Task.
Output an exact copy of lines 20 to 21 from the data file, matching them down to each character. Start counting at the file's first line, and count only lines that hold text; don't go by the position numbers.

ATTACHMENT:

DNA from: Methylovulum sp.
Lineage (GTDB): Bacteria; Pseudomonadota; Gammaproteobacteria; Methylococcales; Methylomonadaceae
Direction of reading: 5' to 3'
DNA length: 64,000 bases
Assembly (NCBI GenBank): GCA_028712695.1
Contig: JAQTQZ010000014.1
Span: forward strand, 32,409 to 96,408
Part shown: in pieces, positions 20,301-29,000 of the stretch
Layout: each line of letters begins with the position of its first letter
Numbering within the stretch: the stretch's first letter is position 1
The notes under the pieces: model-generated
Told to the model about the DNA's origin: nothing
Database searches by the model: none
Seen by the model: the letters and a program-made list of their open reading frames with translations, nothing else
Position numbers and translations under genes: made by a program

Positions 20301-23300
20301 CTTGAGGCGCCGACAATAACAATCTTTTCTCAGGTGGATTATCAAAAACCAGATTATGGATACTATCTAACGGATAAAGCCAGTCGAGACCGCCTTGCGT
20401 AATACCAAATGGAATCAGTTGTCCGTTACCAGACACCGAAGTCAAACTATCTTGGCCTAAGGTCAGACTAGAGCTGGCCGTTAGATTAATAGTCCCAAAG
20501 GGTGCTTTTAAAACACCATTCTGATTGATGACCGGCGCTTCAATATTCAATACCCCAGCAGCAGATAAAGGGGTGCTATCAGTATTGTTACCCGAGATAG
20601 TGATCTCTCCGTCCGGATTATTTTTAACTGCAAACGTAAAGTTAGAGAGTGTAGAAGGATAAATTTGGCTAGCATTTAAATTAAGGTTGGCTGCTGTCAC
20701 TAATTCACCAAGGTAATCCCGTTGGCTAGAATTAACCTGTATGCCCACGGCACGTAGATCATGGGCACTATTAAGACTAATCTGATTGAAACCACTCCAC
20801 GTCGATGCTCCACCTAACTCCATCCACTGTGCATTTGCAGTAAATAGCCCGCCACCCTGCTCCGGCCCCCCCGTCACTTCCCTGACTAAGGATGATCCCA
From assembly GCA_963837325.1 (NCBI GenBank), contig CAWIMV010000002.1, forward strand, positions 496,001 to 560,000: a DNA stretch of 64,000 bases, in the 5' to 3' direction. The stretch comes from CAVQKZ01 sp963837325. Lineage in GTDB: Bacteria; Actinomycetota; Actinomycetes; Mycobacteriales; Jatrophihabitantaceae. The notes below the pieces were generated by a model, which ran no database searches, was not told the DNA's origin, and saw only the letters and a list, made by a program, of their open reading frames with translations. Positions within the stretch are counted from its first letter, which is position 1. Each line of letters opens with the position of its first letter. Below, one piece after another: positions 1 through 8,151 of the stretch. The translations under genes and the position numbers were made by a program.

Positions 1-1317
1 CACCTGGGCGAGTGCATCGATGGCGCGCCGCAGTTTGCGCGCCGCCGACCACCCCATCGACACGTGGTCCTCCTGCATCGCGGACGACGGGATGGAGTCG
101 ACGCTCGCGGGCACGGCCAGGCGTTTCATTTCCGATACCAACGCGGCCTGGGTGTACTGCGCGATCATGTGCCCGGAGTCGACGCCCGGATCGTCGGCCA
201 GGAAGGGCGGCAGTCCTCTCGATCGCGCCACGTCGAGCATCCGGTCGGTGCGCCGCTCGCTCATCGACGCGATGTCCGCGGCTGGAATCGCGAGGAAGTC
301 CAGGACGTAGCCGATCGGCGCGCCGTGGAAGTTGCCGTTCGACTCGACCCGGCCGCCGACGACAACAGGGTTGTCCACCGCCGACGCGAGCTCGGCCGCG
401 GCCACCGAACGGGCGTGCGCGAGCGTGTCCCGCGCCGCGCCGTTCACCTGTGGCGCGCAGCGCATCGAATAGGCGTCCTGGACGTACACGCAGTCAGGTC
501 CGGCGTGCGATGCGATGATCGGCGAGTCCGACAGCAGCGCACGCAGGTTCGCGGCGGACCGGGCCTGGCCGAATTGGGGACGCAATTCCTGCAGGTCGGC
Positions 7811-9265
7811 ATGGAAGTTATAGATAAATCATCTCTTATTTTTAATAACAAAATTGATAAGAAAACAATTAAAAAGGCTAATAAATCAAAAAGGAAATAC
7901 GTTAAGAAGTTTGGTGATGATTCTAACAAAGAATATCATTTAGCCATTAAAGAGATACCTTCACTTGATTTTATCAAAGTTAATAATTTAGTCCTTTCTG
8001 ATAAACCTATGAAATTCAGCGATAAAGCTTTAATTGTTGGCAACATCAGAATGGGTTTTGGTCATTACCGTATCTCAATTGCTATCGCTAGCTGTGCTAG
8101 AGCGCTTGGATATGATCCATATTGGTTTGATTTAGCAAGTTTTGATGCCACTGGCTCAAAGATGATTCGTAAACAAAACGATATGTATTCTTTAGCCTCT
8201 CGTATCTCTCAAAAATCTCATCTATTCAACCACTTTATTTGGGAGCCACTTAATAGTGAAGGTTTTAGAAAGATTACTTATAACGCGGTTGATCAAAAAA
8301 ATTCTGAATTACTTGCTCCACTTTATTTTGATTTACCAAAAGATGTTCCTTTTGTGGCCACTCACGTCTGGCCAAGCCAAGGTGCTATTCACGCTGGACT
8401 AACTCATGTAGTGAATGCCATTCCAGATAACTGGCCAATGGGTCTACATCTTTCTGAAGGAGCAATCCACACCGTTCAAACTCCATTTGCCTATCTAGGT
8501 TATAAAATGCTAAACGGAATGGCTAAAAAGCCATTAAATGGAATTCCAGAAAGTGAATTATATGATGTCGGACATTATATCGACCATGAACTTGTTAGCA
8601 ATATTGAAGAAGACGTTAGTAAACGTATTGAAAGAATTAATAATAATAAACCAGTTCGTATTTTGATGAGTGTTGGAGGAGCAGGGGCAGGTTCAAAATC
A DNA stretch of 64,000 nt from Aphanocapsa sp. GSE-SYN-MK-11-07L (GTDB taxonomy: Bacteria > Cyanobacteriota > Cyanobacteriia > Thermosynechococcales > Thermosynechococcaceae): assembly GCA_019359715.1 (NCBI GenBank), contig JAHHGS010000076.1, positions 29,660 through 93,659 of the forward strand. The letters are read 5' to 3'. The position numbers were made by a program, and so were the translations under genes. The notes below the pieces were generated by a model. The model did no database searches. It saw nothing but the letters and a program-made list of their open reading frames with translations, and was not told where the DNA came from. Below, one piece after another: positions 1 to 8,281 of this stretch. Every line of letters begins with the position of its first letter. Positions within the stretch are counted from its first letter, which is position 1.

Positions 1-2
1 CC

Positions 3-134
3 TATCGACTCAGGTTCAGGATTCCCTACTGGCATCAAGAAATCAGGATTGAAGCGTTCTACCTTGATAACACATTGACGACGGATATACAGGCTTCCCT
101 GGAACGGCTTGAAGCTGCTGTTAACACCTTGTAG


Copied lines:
20601 TGATCTCTCCGTCCGGATTATTTTTAACTGCAAACGTAAAGTTAGAGAGTGTAGAAGGATAAATTTGGCTAGCATTTAAATTAAGGTTGGCTGCTGTCAC
20701 TAATTCACCAAGGTAATCCCGTTGGCTAGAATTAACCTGTATGCCCACGGCACGTAGATCATGGGCACTATTAAGACTAATCTGATTGAAACCACTCCAC